On Wednesday night, hundreds of residents of the Watergate East co-op complex filed into the Monticello room there to vote on a measure some hoped might stop the sale of the Watergate Hotel.
The ballots were collected, locked up and transported to the offices of the D.C. League of Women Voters, precautions taken because of past accusations of ballot shredding and fraud.
The watchdog group counted the votes yesterday with a proctor from each side observing. The results, revealed on an internal TV station and in fliers stuffed into mailboxes: 35,334 votes against the sale, 34,898 for it. (Each co-op unit gets a number of votes, based on its size.)
But that did not end the bitter battle among Watergate East residents over the sale of space they own under the hotel to a developer who wants to turn the entire hotel into another luxury cooperative. Monument Realty LLC wants the space for additional parking.
The Watergate East board's president, Daniel Sheehan, who supports the sale, said Wednesday night's vote was simply advisory. Last night, the board held its own vote and by a 5 to 4 count, with two members absent, approved the sale of the underground property. But two board members who oppose the sale invoked a clause in the co-op's bylaws to schedule yet another vote in 10 days. "I'm very, very frustrated with it," said Audrey R. Wolf, a literary agent and board member who favors the sale.
The board had been expected to sign an agreement with Monument today. And Monument's principal, Michael Darby, said he expects to pay Blackstone Real Estate Advisors LP of New York, the seller of the hotel, the additional funds he owes them Aug. 1.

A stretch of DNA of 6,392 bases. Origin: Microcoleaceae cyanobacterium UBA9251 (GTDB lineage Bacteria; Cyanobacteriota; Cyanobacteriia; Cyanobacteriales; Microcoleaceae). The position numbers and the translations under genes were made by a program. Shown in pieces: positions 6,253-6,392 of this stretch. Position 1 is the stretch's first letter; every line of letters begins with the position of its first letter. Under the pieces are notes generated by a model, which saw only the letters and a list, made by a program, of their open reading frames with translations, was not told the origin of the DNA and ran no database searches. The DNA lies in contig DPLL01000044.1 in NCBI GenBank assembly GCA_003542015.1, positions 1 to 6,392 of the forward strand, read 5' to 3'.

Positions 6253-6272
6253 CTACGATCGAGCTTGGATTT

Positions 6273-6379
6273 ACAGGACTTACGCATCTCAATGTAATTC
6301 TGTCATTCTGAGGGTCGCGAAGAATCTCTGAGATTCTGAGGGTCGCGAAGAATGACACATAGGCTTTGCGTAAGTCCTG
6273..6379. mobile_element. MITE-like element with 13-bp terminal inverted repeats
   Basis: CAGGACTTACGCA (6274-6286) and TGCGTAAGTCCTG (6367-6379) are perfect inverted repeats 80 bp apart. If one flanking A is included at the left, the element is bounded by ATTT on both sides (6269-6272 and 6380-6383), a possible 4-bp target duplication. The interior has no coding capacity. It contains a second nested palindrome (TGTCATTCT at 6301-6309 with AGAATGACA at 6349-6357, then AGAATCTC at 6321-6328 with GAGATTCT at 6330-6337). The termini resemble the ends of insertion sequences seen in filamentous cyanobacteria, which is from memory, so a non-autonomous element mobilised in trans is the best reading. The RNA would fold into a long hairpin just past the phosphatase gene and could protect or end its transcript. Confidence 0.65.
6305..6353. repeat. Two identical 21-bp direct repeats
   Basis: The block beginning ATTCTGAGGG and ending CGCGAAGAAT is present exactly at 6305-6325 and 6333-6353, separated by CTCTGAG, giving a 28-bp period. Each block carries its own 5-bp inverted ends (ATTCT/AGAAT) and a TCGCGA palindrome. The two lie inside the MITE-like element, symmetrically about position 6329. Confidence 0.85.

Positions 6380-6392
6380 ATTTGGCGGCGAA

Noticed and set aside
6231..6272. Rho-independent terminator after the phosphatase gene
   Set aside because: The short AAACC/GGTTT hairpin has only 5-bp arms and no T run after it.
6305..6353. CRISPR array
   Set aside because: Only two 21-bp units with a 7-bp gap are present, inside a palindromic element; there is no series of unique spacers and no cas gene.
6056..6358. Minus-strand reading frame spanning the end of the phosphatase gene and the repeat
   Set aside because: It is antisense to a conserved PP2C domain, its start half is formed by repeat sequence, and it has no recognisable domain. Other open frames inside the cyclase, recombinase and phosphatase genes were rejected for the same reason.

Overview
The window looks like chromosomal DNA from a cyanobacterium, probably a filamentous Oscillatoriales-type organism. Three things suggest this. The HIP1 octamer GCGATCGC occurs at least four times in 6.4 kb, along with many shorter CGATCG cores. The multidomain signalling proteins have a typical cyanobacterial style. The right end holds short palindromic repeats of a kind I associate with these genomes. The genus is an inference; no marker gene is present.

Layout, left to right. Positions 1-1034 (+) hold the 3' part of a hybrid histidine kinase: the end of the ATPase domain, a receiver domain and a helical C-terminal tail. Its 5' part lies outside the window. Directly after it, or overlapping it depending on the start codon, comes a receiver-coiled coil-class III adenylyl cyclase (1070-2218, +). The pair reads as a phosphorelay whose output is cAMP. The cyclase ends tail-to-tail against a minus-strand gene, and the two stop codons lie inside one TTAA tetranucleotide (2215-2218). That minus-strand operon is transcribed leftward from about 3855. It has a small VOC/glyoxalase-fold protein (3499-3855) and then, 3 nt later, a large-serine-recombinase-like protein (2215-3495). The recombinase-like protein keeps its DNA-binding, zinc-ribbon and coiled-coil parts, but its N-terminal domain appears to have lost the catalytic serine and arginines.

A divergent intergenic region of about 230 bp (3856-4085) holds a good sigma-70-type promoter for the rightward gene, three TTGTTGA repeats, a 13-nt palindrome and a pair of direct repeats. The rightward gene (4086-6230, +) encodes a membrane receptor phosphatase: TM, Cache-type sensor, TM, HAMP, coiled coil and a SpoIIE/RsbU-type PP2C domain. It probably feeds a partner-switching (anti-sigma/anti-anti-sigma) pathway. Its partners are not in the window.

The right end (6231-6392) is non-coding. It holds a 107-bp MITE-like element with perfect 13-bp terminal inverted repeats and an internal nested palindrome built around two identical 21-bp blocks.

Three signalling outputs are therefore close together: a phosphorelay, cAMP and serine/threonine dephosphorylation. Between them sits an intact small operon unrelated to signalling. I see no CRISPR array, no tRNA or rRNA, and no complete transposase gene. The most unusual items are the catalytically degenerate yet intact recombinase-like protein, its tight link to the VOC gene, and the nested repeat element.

Opponents of the sale say they will file a lawsuit if the board ignores Wednesday's vote of the co-op owners.
Monument has offered to pay the Watergate East complex $4.25 million for that underground space. Those supporting the deal say the complex could use the money.
Monument says it could proceed even without that space underneath the hotel, although it would make its plans more complicated.
Wednesday night's vote was the third by co-op owners on whether to sell the space to Monument. Their first vote was thrown out by a judge who said the bylaws weren't observed, and the second vote was canceled because of allegations of ballot shredding.
William S. Diedrich, a retired U.S. diplomat who is vehemently against the sale, said after his side won the Wednesday night vote, "We're so pleased. It's delightful. It's delicious."
"We won. We won," said Evelyn Y. Davis, a corporate watchdog who lives in the Watergate East. "They have to make this vote binding or that really would be cause for a lawsuit."
William B. Wolf Jr., a lawyer who supported the sale and Audrey Wolf's husband, said, "I can't believe it. I'm not very happy."
The league's president, Frances Gemmill, declined to answer questions about how the votes were being counted yesterday.
"It's their property. We just count the vote," she said.